Acute mesenteric ischemia: guidelines of the World Society of Emergency Surgery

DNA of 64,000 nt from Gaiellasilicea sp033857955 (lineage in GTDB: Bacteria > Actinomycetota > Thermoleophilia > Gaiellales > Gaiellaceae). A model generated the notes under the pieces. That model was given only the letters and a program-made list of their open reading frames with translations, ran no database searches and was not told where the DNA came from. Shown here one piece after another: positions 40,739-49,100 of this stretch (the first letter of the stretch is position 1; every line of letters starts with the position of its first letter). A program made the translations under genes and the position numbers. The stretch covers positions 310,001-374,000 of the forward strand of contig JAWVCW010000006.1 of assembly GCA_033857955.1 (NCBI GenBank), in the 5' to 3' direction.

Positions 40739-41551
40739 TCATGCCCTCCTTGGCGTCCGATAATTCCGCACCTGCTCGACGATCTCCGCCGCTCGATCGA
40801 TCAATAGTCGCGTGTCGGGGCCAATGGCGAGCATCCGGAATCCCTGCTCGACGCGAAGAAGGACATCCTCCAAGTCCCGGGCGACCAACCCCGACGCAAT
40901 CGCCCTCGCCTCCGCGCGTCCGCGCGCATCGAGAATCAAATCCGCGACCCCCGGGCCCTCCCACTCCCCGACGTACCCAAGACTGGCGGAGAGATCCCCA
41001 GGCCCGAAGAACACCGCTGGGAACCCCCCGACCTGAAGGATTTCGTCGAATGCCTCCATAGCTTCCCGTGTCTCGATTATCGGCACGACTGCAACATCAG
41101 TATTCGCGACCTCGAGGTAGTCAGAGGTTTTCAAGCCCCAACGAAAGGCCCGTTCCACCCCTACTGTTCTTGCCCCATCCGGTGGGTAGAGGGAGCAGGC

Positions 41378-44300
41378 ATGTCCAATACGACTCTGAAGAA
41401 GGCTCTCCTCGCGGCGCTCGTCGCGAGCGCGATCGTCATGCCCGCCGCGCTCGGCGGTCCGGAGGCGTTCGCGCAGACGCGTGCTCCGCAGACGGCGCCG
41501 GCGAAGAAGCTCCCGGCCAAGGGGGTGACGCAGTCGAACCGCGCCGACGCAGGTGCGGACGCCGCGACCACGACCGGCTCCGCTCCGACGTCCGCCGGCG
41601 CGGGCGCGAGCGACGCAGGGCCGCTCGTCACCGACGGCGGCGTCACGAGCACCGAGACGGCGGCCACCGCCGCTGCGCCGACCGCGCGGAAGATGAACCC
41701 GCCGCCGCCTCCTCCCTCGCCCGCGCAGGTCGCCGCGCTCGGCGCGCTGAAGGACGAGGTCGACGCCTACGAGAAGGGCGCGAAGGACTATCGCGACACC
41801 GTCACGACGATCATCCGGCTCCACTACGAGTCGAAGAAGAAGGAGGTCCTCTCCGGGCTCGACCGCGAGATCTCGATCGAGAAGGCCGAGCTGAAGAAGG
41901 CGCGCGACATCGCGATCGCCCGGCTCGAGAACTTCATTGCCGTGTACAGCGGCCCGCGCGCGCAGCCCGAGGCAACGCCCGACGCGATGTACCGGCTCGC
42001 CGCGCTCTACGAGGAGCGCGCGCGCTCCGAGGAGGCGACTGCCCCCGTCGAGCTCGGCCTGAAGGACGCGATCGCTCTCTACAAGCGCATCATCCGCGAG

INTRODUCTION Systemic hyperfibrinolysis (accelerated clot degradation) and fibrinolysis shutdown (impaired clot degradation) are associated with increased mortality compared with physiologic fibrinolysis after trauma. Animal models have not reproduced these changes. We hypothesize rodents have a shutdown phenotype that require an exogenous profibrinolytic to differentiate mechanisms that promote or inhibit fibrinolysis. METHODS Fibrinolysis resistance was assessed by thrombelastography (TEG) using exogenous tissue plasminogen activator (tPA) titrations in whole blood. There were 3 experimental groups: (1) tissue injury (laparotomy/bowel crush), (2) shock (hemorrhage to mean arterial pressure of 20 mmHg), and (3) control (arterial cannulation and tracheostomy). Baseline and 30-minute postintervention blood samples were collected, and assayed with TEG challenged with taurocholic acid (TUCA). RESULTS Rats were resistant to exogenous tPA; the percent clot remaining 30 minutes after maximum amplitude (CL30) at 150 ng/mL (P = .511) and 300 ng/mL (P = .931) was similar to baseline, whereas 600 ng/mL (P = .046) provoked fibrinolysis. Using the TUCA challenge, the percent change in CL30 from baseline was increased in tissue injury compared with control (P = .048.), whereas CL30 decreased in shock versus control (P = .048). tPA increased in the shock group compared with tissue injury (P = .009) and control (P = .012). CONCLUSION Rats have an innate fibrinolysis shutdown phenotype. The TEG TUCA challenge is capable of differentiating changes in clot stability with rats undergoing different procedures. Tissue injury inhibits fibrinolysis, whereas shock promotes tPA-mediated fibrinolysis.